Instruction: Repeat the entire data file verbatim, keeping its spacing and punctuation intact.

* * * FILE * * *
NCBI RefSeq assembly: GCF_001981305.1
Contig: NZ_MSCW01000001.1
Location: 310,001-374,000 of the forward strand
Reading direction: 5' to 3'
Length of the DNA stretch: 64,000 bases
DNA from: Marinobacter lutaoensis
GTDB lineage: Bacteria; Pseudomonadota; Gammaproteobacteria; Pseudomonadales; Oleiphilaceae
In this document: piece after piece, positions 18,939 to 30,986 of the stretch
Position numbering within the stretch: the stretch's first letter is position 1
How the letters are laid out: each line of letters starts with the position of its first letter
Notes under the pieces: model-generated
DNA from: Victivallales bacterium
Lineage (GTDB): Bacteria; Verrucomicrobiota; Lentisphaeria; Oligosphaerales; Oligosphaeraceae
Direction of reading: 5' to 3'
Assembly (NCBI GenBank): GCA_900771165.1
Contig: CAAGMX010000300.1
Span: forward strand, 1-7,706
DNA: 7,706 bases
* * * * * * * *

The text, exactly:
NCBI RefSeq assembly: GCF_001981305.1
Contig: NZ_MSCW01000001.1
Location: 310,001-374,000 of the forward strand
Reading direction: 5' to 3'
Length of the DNA stretch: 64,000 bases
DNA from: Marinobacter lutaoensis
GTDB lineage: Bacteria; Pseudomonadota; Gammaproteobacteria; Pseudomonadales; Oleiphilaceae
In this document: piece after piece, positions 18,939 to 30,986 of the stretch
Position numbering within the stretch: the stretch's first letter is position 1
How the letters are laid out: each line of letters starts with the position of its first letter
Notes under the pieces: model-generated
DNA from: Victivallales bacterium
Lineage (GTDB): Bacteria; Verrucomicrobiota; Lentisphaeria; Oligosphaerales; Oligosphaeraceae
Direction of reading: 5' to 3'
Assembly (NCBI GenBank): GCA_900771165.1
Contig: CAAGMX010000300.1
Span: forward strand, 1-7,706
DNA: 7,706 bases